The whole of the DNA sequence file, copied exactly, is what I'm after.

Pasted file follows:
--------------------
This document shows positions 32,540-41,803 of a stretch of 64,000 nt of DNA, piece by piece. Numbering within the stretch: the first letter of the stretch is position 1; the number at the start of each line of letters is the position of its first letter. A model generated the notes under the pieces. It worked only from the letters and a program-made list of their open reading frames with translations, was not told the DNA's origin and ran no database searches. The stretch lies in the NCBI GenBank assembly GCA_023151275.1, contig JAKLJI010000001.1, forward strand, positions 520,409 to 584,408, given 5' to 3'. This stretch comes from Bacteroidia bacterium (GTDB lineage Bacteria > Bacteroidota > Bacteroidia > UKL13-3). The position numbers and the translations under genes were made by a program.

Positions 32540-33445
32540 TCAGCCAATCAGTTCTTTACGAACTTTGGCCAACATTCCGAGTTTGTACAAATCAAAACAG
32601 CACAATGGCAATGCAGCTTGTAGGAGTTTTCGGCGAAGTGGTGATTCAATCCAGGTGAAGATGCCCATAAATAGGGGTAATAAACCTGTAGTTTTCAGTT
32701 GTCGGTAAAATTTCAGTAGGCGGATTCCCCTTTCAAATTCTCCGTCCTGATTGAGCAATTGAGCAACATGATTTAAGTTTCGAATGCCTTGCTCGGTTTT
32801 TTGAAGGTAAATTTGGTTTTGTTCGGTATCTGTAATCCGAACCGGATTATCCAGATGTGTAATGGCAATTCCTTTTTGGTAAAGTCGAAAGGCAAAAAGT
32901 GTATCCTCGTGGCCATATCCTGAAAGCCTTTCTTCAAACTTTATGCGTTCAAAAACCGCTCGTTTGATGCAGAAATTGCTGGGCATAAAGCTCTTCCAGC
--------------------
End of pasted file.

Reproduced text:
This document shows positions 32,540-41,803 of a stretch of 64,000 nt of DNA, piece by piece. Numbering within the stretch: the first letter of the stretch is position 1; the number at the start of each line of letters is the position of its first letter. A model generated the notes under the pieces. It worked only from the letters and a program-made list of their open reading frames with translations, was not told the DNA's origin and ran no database searches. The stretch lies in the NCBI GenBank assembly GCA_023151275.1, contig JAKLJI010000001.1, forward strand, positions 520,409 to 584,408, given 5' to 3'. This stretch comes from Bacteroidia bacterium (GTDB lineage Bacteria > Bacteroidota > Bacteroidia > UKL13-3). The position numbers and the translations under genes were made by a program.

Positions 32540-33445
32540 TCAGCCAATCAGTTCTTTACGAACTTTGGCCAACATTCCGAGTTTGTACAAATCAAAACAG
32601 CACAATGGCAATGCAGCTTGTAGGAGTTTTCGGCGAAGTGGTGATTCAATCCAGGTGAAGATGCCCATAAATAGGGGTAATAAACCTGTAGTTTTCAGTT
32701 GTCGGTAAAATTTCAGTAGGCGGATTCCCCTTTCAAATTCTCCGTCCTGATTGAGCAATTGAGCAACATGATTTAAGTTTCGAATGCCTTGCTCGGTTTT
32801 TTGAAGGTAAATTTGGTTTTGTTCGGTATCTGTAATCCGAACCGGATTATCCAGATGTGTAATGGCAATTCCTTTTTGGTAAAGTCGAAAGGCAAAAAGT
32901 GTATCCTCGTGGCCATATCCTGAAAGCCTTTCTTCAAACTTTATGCGTTCAAAAACCGCTCGTTTGATGCAGAAATTGCTGGGCATAAAGCTCTTCCAGC